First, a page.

One of the most effective jacket grappling arts is the Russian art of Sambo. Sambo is taking over the world and for a good reason, because it is fast and effective.
Sambo is an art with many different throws, trips, sweeps, takedowns, submissions and more and it relies on gaining a dominant grip in order to effectively perform a technique or series of techniques, the grip generally being done on a Sambo uniform which is called a “Kurtka”.
So what happens when an opponent is not wearing a kurtka? Well, in the case of Sambo, the opponent is still going to get thrown!
3 Reasons Sambo Can Be for No-Gi
There are 3 main reasons that a Samboist (the term for a Sambo practitioner) can easily adapt their Sambo to a no gi setting.
The first reason being that Sambo practitioners basically wear no gi on the lower part of their body, which translates to their already knowing how to grip and deal with a bare leg, regardless of attaining a single leg, ankle pick, pick ups, double legs and defending all the the attacks that could happen when an opponent grabs a leg. Many Sambo throws and takedowns are one for one the same as Russian wrestling takedowns.
The second reason is that Sambo practices a huge variety of leg locks – all done on a bare leg. The Sambo uniform’s lower half (below the hip) is a pair of tight shorts and sambo shoes so this in essence means they are practicing no-gi when it comes to all leg attacks – although we must clarify that wearing a shoe is not a common no-gi practice but is allowed in many no-gi submission wrestling tournaments.
The third is that with a few tweaks to their no-gi grips they can easily find success in attaining a dominant grip and body position for a throw and it is because many of Sambo’s techniques rely on both grabbing the Kurtka and attacking the leg (either with their leg, arm or hand) as well as it is the influence of many cultural jacket styles of former USSR republics that are part of Sambo’s curriculum.
Now you may be asking yourself, what does cultural wrestling have to do with throwing without a gi?
Well, it’s rather simple, these cultural wrestling styles generally had short sleeves and even no sleeves, as well as all grips and attacks when standing were allowed to offset and throw an opponent – this meant that certain wrestling positions, openings and grips such as a wrist on wrist, an underhook, a russian tie and arm drag are used to attain a proper position for a throw.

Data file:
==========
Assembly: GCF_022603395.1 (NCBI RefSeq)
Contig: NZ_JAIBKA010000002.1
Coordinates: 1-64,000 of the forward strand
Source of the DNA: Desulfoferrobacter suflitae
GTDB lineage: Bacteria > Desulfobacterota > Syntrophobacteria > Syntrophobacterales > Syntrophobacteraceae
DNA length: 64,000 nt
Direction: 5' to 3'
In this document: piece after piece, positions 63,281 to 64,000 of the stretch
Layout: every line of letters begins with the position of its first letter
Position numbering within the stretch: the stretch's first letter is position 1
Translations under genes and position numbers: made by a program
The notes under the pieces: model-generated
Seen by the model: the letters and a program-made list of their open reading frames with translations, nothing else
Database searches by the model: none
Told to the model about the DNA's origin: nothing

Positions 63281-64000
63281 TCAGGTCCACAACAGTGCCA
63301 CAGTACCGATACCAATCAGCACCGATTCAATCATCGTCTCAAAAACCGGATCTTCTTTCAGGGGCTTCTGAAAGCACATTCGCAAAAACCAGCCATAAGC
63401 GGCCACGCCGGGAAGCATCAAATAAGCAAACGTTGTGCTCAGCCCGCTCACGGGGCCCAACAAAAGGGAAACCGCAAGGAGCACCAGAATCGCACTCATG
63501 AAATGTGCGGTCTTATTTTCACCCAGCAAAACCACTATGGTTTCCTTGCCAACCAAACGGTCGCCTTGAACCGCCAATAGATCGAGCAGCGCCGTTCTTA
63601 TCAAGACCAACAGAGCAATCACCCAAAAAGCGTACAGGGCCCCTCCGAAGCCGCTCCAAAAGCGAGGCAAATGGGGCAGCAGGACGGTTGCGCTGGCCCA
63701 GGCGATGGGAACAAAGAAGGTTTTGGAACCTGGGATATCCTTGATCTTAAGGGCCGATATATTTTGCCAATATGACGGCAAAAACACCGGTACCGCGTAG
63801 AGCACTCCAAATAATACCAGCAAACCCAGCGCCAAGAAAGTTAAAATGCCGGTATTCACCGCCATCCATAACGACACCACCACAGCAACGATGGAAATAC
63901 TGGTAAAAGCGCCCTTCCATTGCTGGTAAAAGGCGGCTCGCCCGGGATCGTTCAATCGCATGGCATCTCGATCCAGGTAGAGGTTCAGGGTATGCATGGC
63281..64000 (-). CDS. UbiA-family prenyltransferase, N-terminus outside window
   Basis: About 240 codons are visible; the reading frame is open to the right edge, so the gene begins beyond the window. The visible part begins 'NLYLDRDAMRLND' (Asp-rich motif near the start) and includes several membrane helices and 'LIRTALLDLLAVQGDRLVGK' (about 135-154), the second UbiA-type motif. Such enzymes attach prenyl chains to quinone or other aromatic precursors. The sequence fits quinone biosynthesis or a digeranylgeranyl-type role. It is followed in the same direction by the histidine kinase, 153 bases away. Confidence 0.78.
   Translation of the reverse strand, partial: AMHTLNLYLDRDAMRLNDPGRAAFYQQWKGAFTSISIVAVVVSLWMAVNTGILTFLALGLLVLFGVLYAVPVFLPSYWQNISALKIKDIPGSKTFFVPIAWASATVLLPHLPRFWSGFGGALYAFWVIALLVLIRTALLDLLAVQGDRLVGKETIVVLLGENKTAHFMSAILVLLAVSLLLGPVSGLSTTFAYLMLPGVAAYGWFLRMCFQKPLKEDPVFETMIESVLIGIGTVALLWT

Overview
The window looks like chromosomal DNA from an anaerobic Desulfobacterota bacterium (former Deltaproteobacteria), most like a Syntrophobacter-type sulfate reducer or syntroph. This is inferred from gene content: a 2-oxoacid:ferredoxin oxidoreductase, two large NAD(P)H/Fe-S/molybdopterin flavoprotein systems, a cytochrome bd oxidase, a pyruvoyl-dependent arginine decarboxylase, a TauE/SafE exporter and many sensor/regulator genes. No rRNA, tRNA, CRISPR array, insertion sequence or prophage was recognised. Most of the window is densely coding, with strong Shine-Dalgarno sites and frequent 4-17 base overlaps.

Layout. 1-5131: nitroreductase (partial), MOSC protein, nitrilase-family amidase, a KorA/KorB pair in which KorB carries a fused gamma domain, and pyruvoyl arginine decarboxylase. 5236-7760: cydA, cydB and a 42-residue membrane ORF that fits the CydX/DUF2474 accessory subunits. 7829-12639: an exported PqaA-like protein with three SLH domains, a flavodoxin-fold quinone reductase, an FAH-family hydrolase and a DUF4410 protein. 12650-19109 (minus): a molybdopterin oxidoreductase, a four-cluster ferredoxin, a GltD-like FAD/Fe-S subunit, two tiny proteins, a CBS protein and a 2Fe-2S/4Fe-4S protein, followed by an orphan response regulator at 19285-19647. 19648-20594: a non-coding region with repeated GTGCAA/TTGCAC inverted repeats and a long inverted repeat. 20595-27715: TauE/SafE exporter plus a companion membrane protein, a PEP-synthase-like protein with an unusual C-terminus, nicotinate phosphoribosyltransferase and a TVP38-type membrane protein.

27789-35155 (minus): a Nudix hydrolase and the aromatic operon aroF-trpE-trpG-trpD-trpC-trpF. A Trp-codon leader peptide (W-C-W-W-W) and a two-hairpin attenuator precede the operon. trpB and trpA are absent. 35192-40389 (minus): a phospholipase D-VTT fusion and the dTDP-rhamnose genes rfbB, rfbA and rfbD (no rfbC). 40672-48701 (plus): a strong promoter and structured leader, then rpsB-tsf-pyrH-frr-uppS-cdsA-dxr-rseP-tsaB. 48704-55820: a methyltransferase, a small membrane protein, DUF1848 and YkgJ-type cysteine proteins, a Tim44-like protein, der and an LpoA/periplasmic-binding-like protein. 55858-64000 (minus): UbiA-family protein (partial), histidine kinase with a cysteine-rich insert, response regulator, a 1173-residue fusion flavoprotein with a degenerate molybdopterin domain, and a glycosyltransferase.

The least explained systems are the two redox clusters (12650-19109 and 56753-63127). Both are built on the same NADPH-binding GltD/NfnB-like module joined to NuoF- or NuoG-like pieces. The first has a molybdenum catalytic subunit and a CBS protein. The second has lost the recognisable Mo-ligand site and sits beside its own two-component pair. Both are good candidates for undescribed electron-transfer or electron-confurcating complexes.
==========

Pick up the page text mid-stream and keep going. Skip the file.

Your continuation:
Vlad Koulikov’s No Gi Sambo Adaptation
If there is any proof of Sambo being able to adapt to No Gi it can be seen by the enormous amount of proof that has been made by Sambo Master Vlad Koulikov. Koulikov immigrated to the US from Russia in the 90’s and has been a driving factor for Sambo’s growth in the United States.
Vlad has found a fantastic way to show Sambo’s strengths in No Gi as well as blending Sambo with BJJ. Koulikov has proven Sambo’s ability to solve many positional challenges that BJJ grapplers face when standing up and in transition from the throw to being on the ground.
Grapplezilla is a huge fan of Vlad Koulikov and we suggest you check out any of his material done on Sambo and No-gi Sambo as he is not only Master of Sport in Sambo but a truly great teacher of the art!
Sambo in MMA
There has been a very dominant Sambo presence in MMA the past decades with world class fighters and MMA champions such as Khabib Nurmagomedov, Fedor Emelianenko, Islam Makhachev, Andre Arlovski and many many other Samboist’s dominating in MMA, all of which while not wearing a Kurtka (gi).
All these amazing Sambo MMA fighters have been successful in taking down opponents, countering takedowns, submitting opponents and dominating positions in every part of the MMA cage and ring, all using adaptations of Sambo grips and positions. They all have come from Combat Sambo where on top of amazing Sambo grappling techniques they have a strong base in striking as is allowed in Combat Sambo.
Why Does Sambo Work in No Gi
There are a few reasons that Sambo works well in a no gi scenario.
Sambo’s ruleset does not award passivity, Samboist’s attack constantly, trying to outscore and submit the opponent, this “control of pace” translates very well to nogi as nogi is faster in nature than gi due to the fact that stalling with a gi hold is not relevant in no gi.
Another reason is the fact that lower body takedowns and more importantly the scramble when a throw is executed is very reminiscent of what we see in freestyle wrestling but with the addition of submissions and submission defences. This ability to scramble cannot be underestimated as it is truly pivotal when competing against no gi competitors from other disciplines – especially BJJ practitioners who generally prefer to gain a static position and then work from that position in a methodological manner.
This may be controversial but Samboists do not pull guard, they almost always go for top position due to a few reasons. The first being Sambo does not allow for practitioners to close the guard when on bottom (this means much less stalling) and the second being that Sambo fighters will be made to stand up should there not be action on the ground or should they be too long on the ground and lastly it is the practice of proper pinning on the ground which leads to understanding the mechanics of holding and escaping a dominant top position.
Now take all of the above reasons and add it to a fast no-gi or MMA setting and with a few tweaks Sambo can easily find success in many competitive environments.
Sambo is just becoming mainstream in the west when it comes to martial arts and it is for good reason, Sambo simply works. Sambo is more than just a jacket system, it is a Russian grappling system and methodology that can be used in any situation and can easily translate to a nogi grappling scenario.